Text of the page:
North Central Texas College wants to have a downtown Denton campus open by fall 2019 and is negotiating to take over the Denton Record-Chronicle building at 314 E. Hickory St.
A lease between NCTC and property owner, The Martino Group, has not been signed, officials said. Brent Wallace, president of NCTC, said he expects to hear from the Texas attorney general's office this week for approval of a lease-to-own agreement for the property.
"We're really excited about this downtown Denton prospect," Wallace said. "That will be the hub for academic transfer work."
The Denton campus primarily would host academic classes that transfer seamlessly to the University of North Texas and Texas Woman's University, Wallace said. He also hopes to focus on technology fields and grow academic programs based on community demands.
Both universities have partnerships with NCTC, so students don't lose credits when they transfer. At TWU, almost half of the undergraduate students transferred from community colleges. Of those, NCTC is the university's largest partner, said Barbara Lerner, associate provost at TWU.
"TWU thrives with transfer students, and transfer students thrive here," Lerner said. "We're very proud of our work with transfer students, and NCTC has been our No. 1 community partner in that effort."
Both local universities have dozens of partnerships with NCTC across various disciplines and degree plans. Rebecca Lothringer, director of admissions at UNT, said NCTC operating a campus closer to UNT's Denton campus will lead to more opportunities for students.
"We're definitely interested in the opportunities to increase partnership, so I see this as another avenue and a stronger place for that partnership to really grow," she said.
There would be other perks for students to be downtown, Wallace said. They would be two blocks from a public transportation hub at the Downtown Denton Transit Center, and NCTC would be in a better position to form partnerships with nearby people and institutions, he said.
Additionally, if NCTC moves on Hicktory Street, it intends to keep the PointBank Black Box Theatre and hopefully be able to stage shows in the space, Wallace said. There also are plans for a nearby parking garage, he said.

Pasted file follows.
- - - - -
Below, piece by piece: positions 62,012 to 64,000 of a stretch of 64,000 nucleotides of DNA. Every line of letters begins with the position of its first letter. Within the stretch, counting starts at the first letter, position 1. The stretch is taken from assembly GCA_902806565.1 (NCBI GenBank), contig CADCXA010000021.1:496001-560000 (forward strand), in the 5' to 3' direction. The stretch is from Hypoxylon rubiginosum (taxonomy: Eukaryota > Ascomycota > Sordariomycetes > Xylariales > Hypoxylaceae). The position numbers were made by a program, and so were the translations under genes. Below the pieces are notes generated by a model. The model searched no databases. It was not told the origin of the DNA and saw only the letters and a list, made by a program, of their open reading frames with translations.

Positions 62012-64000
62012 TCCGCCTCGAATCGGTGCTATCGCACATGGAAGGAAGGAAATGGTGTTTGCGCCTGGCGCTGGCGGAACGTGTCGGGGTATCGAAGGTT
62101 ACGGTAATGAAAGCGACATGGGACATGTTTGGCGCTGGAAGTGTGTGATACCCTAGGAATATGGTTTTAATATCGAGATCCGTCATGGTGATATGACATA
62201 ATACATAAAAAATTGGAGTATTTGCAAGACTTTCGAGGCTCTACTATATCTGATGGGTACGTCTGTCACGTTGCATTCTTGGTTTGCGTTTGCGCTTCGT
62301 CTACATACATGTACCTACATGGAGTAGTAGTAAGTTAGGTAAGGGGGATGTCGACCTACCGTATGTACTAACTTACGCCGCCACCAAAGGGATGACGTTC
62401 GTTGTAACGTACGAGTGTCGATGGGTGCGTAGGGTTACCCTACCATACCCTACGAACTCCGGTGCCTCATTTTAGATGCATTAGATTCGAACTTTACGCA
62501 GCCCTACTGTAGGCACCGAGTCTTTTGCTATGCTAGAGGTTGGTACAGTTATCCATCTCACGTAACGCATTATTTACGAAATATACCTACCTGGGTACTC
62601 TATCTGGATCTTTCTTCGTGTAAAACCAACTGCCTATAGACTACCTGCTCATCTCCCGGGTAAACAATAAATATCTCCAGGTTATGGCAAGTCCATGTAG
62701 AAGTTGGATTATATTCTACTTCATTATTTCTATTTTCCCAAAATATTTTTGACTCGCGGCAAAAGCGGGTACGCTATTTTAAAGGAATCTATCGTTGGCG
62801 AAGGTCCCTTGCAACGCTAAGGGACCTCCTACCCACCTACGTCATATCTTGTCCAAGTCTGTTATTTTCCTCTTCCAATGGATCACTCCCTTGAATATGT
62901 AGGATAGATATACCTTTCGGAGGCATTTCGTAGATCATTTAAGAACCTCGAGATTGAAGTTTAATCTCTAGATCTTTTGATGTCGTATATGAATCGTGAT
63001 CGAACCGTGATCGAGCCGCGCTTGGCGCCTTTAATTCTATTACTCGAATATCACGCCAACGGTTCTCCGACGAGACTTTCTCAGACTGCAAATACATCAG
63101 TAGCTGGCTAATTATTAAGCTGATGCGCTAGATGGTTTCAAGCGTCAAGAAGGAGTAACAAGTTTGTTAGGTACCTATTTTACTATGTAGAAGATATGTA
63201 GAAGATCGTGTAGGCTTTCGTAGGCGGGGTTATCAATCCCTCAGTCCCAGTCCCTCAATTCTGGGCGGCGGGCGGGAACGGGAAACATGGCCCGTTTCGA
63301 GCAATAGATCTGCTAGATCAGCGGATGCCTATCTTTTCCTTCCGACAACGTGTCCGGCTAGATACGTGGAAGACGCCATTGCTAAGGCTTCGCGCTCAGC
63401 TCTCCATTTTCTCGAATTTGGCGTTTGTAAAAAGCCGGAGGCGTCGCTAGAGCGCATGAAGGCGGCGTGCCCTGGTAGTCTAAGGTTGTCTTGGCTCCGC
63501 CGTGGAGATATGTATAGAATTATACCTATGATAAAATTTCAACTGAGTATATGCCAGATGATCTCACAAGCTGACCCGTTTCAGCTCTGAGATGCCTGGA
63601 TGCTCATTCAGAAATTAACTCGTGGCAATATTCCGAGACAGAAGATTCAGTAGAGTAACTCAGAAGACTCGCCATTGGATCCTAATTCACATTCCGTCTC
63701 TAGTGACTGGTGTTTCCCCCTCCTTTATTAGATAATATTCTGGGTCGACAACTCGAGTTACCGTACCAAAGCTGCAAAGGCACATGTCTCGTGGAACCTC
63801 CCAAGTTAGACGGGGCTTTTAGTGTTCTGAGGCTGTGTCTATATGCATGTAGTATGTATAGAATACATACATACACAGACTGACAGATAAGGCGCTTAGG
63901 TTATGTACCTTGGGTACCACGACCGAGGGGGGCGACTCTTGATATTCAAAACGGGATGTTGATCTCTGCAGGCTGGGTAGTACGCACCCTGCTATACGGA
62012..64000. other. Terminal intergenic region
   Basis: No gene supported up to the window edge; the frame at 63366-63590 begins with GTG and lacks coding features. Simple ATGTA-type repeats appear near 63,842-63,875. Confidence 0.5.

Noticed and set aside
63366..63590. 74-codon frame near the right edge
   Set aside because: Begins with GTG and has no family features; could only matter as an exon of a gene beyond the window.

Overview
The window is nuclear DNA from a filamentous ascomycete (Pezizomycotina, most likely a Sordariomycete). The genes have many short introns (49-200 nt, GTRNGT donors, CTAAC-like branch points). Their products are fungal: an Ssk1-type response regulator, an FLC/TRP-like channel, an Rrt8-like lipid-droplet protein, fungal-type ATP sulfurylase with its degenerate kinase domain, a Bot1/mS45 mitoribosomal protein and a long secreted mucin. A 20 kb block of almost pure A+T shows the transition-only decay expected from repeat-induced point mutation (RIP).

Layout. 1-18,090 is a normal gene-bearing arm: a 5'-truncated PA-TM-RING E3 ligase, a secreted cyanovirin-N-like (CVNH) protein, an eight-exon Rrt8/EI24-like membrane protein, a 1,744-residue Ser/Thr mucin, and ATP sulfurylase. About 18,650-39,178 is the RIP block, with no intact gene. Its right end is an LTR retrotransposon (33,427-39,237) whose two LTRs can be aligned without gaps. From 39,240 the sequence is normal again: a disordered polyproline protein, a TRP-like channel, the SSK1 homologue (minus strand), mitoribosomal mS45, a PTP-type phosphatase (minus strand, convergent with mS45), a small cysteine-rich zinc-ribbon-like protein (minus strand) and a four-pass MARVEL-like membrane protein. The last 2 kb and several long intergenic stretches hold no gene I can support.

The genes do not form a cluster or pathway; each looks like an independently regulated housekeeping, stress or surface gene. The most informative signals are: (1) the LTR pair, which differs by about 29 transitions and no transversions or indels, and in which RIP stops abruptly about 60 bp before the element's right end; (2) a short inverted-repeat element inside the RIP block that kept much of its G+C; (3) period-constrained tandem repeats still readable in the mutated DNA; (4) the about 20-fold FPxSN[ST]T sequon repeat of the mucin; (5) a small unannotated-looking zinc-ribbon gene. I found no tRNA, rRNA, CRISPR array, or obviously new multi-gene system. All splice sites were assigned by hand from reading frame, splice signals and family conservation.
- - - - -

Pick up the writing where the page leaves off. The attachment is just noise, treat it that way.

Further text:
Faculty will split their time between Corinth and Denton to teach various courses, Wallace said. Core university services for Denton County students, including financial aid and registration, will remain in Corinth.
Core classes required for traditional bachelor's degree programs still will be at Corinth as well, but the focus will be shifted to health science programs.
NCTC is based in Gainesville and has an additional Denton County campus in Flower Mound.
Brandon Martino, co-owner of The Martino Group, said his company has not signed a formal lease with NCTC, so there aren't plans yet for how to transform the office building into a college campus.
"I have heard they're looking downtown, and we'd love to have them as a tenant," he said. "I think it would be great downtown."
The Denton Record-Chronicle has occupied the property at 314 E. Hickory St. since 1947. The newspaper is set to move out of the building by August and move into new offices on Duchess Drive off Loop 288. Then, Martino Group's sister company, Links Construction, would renovate the space to suit the new tenant.
Initial negotiations show NCTC paying a little more than $1 million per year for the space over 20 to 25 years, Wallace said. The price would increase throughout the term might cost $1.4 million per year on average.
Wallace expressed excitement about the downtown Denton plan moving forward because he and other NCTC officials have been working on the deal for the past year.
"Personally I am, and for the college, really thrilled about this," Wallace said. "We're excited."
But it's not a done deal until the attorney general's office approves exactly how the lease will be structured and executed. Then, the lease can be signed.
JENNA DUNCAN can be reached at 940-566-6889.